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|US8381414||Oct 24, 2011||Feb 26, 2013||Usnr/Kockums Cancar Company||Method and apparatus for inhibiting pitch formation in the wet seal exhaust duct of a veneer dryer|
|US8667703||May 11, 2012||Mar 11, 2014||Usnr/Kockums Cancar Company||Method and apparatus for controlling cooling temperature and pressure in wood veneer jet dryers|
|US9228780||Jan 23, 2014||Jan 5, 2016||Usnr, Llc||Method and apparatus for controlling cooling temperature and pressure in wood veneer jet dryers|
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|CN102211341B||Apr 21, 2011||Oct 1, 2014||牡丹江木工机械（厂）有限责任公司||干燥段和冷却段网带独立的网带式薄木干燥机|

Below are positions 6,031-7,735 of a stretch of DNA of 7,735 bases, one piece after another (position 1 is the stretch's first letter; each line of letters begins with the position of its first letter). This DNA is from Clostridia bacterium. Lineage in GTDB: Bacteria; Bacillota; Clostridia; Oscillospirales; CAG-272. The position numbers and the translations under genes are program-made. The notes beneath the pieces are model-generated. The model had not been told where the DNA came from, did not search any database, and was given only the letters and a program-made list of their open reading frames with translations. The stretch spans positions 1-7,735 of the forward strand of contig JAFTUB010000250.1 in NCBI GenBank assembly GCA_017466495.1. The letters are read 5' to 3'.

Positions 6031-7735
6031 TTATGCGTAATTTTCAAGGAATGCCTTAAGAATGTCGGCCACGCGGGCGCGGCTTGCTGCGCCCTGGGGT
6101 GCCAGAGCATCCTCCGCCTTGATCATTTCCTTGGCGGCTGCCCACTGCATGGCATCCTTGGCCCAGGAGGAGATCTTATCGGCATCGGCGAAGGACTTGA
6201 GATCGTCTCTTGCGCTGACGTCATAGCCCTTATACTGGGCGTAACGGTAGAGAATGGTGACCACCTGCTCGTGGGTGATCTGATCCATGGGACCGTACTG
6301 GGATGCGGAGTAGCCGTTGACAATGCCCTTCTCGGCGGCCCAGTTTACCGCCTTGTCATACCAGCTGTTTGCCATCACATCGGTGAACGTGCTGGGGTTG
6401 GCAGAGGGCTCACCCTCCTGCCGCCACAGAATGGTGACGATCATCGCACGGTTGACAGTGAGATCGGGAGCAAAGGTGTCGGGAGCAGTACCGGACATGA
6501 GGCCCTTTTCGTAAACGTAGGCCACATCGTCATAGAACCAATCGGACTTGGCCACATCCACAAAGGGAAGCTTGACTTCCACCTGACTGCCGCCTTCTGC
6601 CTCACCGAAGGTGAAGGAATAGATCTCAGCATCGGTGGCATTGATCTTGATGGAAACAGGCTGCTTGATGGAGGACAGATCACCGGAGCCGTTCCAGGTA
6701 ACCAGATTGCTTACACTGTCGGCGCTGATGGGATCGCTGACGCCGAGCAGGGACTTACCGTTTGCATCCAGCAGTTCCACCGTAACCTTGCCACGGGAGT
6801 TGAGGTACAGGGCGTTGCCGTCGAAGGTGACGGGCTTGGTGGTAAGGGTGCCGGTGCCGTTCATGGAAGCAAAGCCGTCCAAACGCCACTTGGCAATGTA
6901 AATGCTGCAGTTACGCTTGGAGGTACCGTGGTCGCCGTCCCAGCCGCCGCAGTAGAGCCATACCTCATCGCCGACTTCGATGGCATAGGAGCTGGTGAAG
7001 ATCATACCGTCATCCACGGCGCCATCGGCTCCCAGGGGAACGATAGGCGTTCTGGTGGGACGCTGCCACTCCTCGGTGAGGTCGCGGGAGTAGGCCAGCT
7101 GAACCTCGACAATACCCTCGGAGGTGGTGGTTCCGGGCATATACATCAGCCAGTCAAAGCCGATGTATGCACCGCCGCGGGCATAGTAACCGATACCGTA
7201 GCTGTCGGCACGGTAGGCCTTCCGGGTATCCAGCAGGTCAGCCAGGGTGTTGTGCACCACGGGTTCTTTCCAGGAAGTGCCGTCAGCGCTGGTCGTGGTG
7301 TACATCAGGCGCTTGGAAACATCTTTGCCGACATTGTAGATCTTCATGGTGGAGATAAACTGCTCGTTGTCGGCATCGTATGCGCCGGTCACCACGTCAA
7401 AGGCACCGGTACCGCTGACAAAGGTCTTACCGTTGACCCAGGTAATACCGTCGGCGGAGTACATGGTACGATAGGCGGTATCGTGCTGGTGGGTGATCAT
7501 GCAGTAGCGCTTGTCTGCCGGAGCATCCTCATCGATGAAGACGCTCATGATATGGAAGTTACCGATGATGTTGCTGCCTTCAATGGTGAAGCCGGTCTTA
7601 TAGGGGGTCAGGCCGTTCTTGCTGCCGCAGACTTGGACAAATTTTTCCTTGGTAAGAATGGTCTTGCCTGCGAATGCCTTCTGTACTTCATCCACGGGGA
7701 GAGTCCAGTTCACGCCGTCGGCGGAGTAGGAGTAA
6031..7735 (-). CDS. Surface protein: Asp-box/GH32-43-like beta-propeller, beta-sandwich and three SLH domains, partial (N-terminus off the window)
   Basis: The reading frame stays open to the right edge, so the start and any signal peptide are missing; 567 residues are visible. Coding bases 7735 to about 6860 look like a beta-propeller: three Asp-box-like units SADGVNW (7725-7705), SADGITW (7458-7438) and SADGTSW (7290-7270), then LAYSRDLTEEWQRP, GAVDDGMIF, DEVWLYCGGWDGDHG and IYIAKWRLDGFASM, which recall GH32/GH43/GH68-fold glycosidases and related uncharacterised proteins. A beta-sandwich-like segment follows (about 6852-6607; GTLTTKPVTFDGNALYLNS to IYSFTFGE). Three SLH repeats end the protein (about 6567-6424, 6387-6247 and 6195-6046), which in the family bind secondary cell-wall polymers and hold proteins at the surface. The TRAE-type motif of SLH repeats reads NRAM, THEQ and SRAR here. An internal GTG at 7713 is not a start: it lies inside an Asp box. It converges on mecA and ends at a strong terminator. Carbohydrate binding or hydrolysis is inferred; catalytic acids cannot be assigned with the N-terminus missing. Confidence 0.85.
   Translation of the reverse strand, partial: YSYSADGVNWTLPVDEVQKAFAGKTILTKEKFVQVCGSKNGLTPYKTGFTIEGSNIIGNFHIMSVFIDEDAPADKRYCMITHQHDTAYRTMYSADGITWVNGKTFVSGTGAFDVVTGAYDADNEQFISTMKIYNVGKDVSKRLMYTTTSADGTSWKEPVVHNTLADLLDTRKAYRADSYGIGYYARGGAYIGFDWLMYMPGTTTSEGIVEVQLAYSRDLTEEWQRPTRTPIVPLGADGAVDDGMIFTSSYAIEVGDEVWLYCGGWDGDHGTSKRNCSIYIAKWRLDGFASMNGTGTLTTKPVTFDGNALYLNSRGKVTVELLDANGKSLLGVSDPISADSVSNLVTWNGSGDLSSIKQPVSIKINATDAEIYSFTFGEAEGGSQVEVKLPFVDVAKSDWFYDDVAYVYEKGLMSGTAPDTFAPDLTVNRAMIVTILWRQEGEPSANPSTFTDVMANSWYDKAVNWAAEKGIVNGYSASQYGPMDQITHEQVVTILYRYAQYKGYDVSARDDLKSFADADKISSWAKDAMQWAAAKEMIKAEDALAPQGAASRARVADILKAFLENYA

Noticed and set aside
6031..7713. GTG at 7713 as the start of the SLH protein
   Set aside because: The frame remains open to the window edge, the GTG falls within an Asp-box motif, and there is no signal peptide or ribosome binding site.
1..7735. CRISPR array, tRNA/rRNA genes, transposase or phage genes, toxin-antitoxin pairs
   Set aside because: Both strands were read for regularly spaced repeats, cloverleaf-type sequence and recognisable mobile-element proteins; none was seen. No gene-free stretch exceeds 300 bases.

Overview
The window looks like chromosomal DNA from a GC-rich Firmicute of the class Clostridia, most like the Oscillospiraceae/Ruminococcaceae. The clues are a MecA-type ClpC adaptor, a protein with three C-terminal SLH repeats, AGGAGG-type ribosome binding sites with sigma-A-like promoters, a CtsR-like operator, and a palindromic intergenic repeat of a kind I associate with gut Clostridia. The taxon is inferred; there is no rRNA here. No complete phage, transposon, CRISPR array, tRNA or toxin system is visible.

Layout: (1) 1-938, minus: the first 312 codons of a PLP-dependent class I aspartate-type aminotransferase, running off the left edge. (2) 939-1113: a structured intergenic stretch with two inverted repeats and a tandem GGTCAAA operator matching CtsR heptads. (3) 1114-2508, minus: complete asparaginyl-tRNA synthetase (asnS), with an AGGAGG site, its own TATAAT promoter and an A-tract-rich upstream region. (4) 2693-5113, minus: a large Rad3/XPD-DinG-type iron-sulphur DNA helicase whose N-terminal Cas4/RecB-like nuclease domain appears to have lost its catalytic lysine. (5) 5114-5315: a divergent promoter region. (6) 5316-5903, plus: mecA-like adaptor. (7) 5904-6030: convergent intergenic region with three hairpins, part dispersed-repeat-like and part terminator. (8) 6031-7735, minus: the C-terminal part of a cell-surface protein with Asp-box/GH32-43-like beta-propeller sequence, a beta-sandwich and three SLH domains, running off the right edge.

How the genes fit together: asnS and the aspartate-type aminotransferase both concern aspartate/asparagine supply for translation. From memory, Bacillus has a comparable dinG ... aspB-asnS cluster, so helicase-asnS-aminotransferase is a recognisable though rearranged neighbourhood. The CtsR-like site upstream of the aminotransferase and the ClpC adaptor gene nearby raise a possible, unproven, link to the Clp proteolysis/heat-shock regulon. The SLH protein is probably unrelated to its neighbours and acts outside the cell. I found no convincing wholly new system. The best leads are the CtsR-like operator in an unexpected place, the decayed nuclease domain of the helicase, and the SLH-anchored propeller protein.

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|WO2006092198A1 *||Feb 3, 2006||Sep 8, 2006||Grenzebach Bsh Gmbh||Veneer dryer|
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|U.S. Classification||34/396, 34/619, 34/429, 34/444|
|International Classification||F26B15/18, B27K5/00, F26B25/00, F26B13/12, B27D1/00|
|Cooperative Classification||F26B2210/14, F26B15/18, F26B25/004|
|European Classification||F26B25/00B3B, F26B15/18|
|Dec 20, 2001||AS||Assignment|
|Jan 27, 2003||AS||Assignment|
|Nov 7, 2006||FPAY||Fee payment|
Year of fee payment: 4
|Dec 17, 2010||FPAY||Fee payment|
Year of fee payment: 8
|Jan 30, 2015||REMI||Maintenance fee reminder mailed|
|Jun 24, 2015||LAPS||Lapse for failure to pay maintenance fees|
|Aug 11, 2015||FP||Expired due to failure to pay maintenance fee|
Effective date: 20150624